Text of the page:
BP claims the use of its BP pulse electric vehicle chargers is “on the cusp” of being more profitable for the company than filling up an internal combustion-powered car with fuel.
Once that happens, it could mark a major turning point for EVs and “big oil”. The business of EV charging – filling up a car with electrons rather than petroleum-based gas or diesel – has always been a loss leader for oil companies like Shell and BP, who are seemingly being dragged into the electric future kicking and screaming.
That may be about to change, however, as BP’s latest numbers show that, on a margin basis, its UK-based “BP pulse” network of fast battery charging stations, is nearing the levels of profitability they see from filling up with petrol. And the division could be profitable on its own by 2025.
“If I think about a tank of fuel versus a fast charge, we are nearing a place where the business fundamentals on the fast charge are better than they are on the (fossil) fuel,” BP head of customers and products, Emma Delaney, told Reuters.
Delaney did not disclose precisely when BP expects EV charging profits to eclipse traditional fuel profits, but the company did report that its electricity sales for EV charging grew 45% from Q2 to Q3 of 2021, alone.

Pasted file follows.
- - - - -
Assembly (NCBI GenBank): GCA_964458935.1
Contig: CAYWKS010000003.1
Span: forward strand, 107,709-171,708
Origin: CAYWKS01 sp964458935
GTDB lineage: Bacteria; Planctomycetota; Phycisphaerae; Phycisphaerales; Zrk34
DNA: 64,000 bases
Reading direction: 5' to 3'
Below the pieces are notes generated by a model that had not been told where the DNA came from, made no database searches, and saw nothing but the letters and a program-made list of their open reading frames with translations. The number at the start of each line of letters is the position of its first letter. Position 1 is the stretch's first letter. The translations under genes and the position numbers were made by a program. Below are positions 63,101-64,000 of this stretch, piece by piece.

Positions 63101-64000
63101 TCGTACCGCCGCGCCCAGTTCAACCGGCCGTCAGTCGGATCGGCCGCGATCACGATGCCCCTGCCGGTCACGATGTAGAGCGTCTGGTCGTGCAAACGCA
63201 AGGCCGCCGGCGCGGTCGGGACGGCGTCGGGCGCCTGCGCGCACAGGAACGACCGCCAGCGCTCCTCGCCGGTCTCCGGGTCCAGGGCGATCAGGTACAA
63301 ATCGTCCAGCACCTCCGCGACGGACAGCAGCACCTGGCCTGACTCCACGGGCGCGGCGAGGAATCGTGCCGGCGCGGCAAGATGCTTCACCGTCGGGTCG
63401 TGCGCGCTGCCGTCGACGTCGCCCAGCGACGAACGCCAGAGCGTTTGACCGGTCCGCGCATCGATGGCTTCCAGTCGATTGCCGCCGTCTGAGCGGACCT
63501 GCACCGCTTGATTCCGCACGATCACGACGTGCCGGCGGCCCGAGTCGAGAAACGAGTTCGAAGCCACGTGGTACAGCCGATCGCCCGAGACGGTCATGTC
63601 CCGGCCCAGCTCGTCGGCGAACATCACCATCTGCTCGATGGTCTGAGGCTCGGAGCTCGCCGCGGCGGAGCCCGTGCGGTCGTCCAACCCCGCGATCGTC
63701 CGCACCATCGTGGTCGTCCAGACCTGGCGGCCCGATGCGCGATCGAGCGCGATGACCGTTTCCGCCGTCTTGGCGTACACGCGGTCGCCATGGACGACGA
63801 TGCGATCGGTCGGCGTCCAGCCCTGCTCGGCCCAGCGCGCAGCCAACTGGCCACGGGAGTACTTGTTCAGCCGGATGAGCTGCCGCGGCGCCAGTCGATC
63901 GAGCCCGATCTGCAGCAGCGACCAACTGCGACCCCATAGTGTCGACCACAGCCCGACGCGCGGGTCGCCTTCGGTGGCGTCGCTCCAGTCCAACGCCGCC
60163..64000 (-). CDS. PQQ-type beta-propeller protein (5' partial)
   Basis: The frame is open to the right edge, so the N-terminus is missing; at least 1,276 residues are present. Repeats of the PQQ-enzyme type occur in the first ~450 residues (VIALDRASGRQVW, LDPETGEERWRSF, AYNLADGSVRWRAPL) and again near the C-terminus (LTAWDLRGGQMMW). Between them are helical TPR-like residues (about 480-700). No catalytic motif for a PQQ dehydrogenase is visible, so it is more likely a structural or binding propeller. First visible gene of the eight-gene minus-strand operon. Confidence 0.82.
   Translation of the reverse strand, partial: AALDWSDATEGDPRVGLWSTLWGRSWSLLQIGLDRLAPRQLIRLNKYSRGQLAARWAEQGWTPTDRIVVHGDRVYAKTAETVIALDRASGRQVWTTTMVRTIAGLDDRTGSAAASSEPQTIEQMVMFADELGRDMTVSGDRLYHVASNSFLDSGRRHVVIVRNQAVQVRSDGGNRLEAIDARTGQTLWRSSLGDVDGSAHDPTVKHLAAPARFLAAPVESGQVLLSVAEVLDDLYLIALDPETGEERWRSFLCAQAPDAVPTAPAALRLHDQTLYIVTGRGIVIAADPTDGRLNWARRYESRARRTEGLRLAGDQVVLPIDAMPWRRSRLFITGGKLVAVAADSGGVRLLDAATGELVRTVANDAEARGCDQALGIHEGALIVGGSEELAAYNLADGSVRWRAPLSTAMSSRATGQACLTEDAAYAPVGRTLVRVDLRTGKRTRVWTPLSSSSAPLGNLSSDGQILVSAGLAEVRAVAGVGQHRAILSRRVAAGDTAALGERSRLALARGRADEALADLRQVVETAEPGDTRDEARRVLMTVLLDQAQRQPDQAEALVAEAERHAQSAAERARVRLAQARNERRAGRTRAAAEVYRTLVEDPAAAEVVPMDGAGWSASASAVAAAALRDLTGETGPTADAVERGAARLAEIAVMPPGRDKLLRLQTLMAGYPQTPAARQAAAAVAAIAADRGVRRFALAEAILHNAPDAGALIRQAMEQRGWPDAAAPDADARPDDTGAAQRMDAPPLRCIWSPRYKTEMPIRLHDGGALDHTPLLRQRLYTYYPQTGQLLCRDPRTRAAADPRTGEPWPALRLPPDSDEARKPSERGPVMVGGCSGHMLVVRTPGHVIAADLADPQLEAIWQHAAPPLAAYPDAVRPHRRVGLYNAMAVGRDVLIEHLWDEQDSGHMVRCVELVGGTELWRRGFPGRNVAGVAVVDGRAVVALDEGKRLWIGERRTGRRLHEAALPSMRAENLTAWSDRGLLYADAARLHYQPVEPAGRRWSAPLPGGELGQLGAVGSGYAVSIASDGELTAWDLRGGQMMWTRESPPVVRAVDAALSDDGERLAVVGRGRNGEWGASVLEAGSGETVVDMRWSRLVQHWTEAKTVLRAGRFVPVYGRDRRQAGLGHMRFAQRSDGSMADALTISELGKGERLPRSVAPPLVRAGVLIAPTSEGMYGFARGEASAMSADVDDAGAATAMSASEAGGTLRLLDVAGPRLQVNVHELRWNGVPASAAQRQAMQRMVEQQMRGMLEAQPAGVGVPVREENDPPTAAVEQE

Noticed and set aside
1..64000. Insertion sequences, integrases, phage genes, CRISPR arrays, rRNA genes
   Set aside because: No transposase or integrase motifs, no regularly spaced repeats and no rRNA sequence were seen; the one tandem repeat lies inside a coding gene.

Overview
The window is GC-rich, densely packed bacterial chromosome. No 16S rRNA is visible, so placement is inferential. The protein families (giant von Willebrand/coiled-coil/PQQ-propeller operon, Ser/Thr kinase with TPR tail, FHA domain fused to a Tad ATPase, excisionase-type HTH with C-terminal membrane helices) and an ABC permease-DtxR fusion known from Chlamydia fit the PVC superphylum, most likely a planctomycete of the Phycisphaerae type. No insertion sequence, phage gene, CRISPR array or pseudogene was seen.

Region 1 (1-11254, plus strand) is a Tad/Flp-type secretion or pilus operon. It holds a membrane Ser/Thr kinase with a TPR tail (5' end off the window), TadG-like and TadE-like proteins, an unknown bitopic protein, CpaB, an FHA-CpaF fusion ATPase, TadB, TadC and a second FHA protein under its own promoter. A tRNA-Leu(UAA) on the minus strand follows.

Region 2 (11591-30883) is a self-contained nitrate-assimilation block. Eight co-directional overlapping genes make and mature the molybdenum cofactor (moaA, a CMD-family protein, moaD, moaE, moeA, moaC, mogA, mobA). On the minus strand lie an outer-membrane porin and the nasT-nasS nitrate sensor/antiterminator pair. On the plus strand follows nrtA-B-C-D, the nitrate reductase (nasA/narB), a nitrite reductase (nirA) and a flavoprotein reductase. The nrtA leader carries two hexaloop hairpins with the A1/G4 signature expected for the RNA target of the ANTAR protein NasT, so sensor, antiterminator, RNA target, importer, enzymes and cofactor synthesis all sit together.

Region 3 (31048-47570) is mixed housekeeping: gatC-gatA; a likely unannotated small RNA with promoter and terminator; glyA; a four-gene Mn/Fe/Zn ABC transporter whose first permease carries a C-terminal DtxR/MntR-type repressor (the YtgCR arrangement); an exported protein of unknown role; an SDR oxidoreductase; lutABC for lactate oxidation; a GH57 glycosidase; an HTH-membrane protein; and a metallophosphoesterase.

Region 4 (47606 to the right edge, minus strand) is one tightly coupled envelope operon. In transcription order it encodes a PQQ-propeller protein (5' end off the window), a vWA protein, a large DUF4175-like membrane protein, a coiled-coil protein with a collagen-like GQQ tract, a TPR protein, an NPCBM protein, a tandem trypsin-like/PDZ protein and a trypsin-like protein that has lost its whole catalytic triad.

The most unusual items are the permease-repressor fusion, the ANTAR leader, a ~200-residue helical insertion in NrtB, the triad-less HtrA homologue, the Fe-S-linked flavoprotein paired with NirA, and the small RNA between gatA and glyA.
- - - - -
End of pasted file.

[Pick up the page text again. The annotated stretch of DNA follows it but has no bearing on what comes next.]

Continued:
“Overall, we see a huge opportunity in fast charging for consumers and businesses, as well as fleet services more generally,” explains Delaney. “That’s where we see the growth, and where we see the margins.”
The London-based company (BP = British Petroleum) plans to grow its EV charging business in the coming years from the current 11,000 stations to fully 70,000 charging points by 2030 – and, unlike rival energy company, Shell, which has its own EV charging scheme in play, BP will stay focused on fast DC charging (in the 50 – 150 kW range).
“We’ve made a choice to really go after high speed, on the go charging – rather than slow lamppost charging, for example,” Delaney said. It’s worth noting that BP began investing in the Israel-based, fast-charging tech company StoreDot as far back as 2018.
It remains to be seen whether the company’s planned fast-charging expansion will leverage new tech from that source. Up to now, the general consensus within “the EV bubble” has been that the big oil companies have been against electrification, as the proliferation of EVs seems to threaten one of their core business models.
While that may be true in theory, if these companies could leverage their existing – and, frankly, highly visible footprint – in a way that not only advances the cause of electrification, but is also a more profitable business than selling gas in practice, that’s game over for internal combustions.